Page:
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TTM Guidance for Critical Care: Part 2 of 2

By CSZ Medical On May 31, 2018 10:00:00 AM

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TTM After Stroke, Intra-Cerebral Hemorrhage, and Subarachnoid Hemorrhage

The panel found very little evidence to support the use of TTM in the hypothermic range in these clinical settings. Their recommendations for this group were all in the expert opinion category.

Because fever is a common complication in these situations and associated with poorer outcomes, the panel recommended using TTM for normothermia in severe ischemic stroke.

The panel did suggest considering TTM at 35°-37° C to lower ICP in patients with spontaneous intracerebral hemorrhage. The evidence suggested that mild hypothermia may reduce edema and ICP, but does not lead to better neurological outcomes.

In comatose patients with aneurysmal subarachnoid hemorrhage, the data showed that hypothermia may lower ICP and improve neurological outcome, so the panel suggested using TTM in this setting.

TTM in Acute Bacterial Meningitis and Status Epilepticus

Again, all the recommendations for this group were given as expert opinions. The panel suggested the use of TTM at 34°-36° C to improve survival and neurological outcome in comatose patients with bacterial meningitis and intracranial hypertension. Likewise, they suggested TTM at 32°-35° C to control seizure activity in adults with refractory or super-refractory status epilepticus.

They recommended normothermia for all others in this group: comatose patients with meningitis or menignoencephalitis when fever is not tolerated, comatose patients with bacterial meningitis and no intracranial hypertension, and children with status epilepticus.

TTM After Hemodynamic Shock

The panel recommended not using TTM below 36° C for cardiogenic and septic shock, and suggested using TTM for normothermia in septic shock.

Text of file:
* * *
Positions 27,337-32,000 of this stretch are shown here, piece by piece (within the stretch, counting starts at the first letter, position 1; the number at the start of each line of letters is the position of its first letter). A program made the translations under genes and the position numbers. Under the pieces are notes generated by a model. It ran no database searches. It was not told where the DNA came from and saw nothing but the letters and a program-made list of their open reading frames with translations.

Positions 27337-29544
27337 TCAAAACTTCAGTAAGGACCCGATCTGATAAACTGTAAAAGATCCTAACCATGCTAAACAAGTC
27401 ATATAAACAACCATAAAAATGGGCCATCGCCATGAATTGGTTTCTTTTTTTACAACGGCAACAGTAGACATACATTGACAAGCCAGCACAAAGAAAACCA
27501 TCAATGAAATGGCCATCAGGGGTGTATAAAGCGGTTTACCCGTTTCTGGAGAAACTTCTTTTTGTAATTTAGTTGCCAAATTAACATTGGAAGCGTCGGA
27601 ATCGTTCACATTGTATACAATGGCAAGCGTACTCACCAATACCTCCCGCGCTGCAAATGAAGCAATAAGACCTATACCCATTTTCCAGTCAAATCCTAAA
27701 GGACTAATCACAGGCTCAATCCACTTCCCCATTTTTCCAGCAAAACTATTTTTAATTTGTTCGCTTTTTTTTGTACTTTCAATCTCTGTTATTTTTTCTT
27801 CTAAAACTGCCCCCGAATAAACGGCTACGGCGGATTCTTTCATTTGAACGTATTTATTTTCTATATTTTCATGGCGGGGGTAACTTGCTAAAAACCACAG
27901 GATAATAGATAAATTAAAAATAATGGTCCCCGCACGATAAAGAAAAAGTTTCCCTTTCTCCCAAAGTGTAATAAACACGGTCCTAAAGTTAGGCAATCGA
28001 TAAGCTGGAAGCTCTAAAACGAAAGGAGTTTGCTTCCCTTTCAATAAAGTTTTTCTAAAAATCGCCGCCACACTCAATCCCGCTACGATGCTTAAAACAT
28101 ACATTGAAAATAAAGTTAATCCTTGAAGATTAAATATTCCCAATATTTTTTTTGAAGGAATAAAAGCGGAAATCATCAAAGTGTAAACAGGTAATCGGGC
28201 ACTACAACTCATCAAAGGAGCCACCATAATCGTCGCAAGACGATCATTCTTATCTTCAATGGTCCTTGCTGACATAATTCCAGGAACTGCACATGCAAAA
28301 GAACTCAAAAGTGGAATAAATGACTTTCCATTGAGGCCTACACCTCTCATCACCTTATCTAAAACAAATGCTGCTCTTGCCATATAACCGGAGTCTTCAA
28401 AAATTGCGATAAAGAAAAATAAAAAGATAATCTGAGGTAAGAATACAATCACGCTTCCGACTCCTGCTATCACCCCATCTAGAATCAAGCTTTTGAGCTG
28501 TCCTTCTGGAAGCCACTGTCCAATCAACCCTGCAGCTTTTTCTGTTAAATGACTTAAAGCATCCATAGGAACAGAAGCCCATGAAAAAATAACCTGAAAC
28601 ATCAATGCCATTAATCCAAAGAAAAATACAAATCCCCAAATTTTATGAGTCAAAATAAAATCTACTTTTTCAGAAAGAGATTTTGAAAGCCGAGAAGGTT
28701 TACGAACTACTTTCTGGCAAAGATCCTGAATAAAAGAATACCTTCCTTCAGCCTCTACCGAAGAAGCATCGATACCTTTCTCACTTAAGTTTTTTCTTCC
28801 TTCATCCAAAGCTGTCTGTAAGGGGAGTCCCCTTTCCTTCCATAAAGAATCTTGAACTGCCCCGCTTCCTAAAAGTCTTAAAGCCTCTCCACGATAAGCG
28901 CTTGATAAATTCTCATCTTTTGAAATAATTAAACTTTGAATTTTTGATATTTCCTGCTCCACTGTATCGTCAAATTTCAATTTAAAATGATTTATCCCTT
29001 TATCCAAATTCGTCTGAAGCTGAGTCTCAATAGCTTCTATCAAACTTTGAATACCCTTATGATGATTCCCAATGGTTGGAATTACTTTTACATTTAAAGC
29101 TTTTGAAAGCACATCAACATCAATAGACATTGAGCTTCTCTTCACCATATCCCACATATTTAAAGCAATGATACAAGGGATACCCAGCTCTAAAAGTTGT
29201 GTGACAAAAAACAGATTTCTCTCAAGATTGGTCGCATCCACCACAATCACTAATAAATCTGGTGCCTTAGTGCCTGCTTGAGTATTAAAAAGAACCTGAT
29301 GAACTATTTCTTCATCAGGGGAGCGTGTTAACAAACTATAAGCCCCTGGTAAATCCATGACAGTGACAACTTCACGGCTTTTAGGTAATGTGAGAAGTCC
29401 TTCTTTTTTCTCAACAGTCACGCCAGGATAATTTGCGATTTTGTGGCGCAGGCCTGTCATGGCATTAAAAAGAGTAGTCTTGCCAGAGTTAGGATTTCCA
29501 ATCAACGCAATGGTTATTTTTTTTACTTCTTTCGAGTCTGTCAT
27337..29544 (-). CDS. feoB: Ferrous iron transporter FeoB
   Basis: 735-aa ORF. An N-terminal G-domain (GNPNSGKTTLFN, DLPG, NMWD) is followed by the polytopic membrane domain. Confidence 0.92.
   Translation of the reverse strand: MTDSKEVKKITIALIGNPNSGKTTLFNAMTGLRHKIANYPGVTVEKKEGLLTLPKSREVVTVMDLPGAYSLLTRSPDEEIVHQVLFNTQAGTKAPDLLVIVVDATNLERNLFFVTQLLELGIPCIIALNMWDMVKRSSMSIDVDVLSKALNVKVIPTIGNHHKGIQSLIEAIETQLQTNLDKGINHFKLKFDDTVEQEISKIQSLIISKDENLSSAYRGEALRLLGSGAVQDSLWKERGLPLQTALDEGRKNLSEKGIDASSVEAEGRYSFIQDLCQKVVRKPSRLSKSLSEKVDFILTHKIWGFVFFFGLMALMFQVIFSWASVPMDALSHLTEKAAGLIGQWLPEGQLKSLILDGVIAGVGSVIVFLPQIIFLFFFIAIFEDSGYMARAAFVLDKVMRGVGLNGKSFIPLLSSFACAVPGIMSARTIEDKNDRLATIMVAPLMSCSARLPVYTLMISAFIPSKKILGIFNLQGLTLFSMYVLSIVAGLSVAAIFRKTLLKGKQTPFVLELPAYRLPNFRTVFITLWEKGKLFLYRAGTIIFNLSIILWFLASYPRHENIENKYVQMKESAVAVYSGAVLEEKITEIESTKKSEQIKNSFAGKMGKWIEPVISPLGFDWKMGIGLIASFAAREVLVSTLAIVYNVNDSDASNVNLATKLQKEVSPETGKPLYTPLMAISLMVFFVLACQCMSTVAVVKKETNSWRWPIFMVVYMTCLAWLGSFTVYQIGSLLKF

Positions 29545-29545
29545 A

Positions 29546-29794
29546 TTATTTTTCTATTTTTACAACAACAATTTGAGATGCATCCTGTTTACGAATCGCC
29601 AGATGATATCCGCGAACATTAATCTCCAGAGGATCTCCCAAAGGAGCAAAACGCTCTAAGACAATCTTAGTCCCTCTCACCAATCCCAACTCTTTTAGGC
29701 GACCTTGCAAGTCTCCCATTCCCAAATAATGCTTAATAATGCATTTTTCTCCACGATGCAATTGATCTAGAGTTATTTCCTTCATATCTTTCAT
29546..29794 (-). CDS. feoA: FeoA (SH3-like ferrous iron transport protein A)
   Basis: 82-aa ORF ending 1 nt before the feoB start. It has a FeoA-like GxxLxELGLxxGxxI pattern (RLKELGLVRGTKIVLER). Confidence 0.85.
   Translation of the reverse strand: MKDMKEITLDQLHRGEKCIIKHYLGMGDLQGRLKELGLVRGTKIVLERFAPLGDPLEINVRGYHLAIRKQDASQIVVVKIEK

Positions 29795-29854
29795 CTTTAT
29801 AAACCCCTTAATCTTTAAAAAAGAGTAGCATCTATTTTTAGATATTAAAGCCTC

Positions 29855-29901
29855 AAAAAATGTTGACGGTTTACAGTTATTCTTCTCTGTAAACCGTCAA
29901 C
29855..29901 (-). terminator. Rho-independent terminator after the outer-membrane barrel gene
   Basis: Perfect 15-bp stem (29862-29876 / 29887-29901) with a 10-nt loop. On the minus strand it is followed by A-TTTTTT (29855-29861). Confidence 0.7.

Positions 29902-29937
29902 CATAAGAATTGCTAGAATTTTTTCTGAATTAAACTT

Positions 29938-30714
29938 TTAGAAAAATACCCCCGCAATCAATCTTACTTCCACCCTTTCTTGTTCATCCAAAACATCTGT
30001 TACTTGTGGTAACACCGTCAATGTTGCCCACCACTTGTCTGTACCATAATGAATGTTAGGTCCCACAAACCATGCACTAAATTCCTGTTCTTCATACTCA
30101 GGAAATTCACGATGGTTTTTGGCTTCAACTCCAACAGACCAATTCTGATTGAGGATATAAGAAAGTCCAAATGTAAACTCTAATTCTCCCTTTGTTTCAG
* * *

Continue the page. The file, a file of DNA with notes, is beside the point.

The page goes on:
Although TTM can be an invaluable tool for a variety of clinical scenarios, the panel noted that intensivists need to be vigilant for the common complications of TTM, including hypokalemia, sepsis, pneumonia, and arrhythmia.

CSZ Medical, a Gentherm company, is pleased to be able to provide a wide range of TTM devices for use in the critical care environment. Visit us here or call us at 800-989-7373 for more information on specific product needs.

Read Part I of the blog here.

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References

  1. Cariou A, Payen JF, Asehnoune K, et al. Targeted temperature management in the ICU: guidelines from a French expert panel. Ann Intensive Care. 2017 Dec;7 (1):70. https://annalsofintensivecare.springeropen.com/articles/10.1186/s13613-017-0294-1

  2. Donnino MW, Andersen LW, Berg KM, et al. Temperature Management After Cardiac Arrest: An Advisory Statement by the Advanced Life Support Task Force of the International Liaison Committee on Resuscitation and the American Heart Association Emergency Cardiovascular Care Committee and the Council on Cardiopulmonary, Critical Care, Perioperative and Resuscitation. Circulation. 2015 Dec 22;132 (25):2448-56. http://circ.ahajournals.org/content/132/25/2448.short

  3. Stanger D, Mihajlovic V, Singer J, Desai S, El-Sayegh R, Wong GC. Effects of targeted temperature management on mortality and neurological outcome: A systematic review and meta-analysis. Eur Heart J Acute Cardiovasc Care. 2017 Nov 1:2048872617744353. http://journals.sagepub.com/doi/abs/10.1177/2048872617744353

  1. Lindsay PJ, Buell D, Scales DC. The efficacy and safety of pre-hospital cooling after out-of-hospital cardiac arrest: a systematic review and meta-analysis. Crit Care. 2018 Mar 13;22 (1):66. https://ccforum.biomedcentral.com/articles/10.1186/s13054-018-1984-2

*This article is intended for educational purposes only and is not intended as medical advice or as a substitute for the medical judgment of a physician in evaluating patients. For more information, please review the information sources referenced in this article. For more information on CSZ, please visit our website or call us at 1-800-989-7373.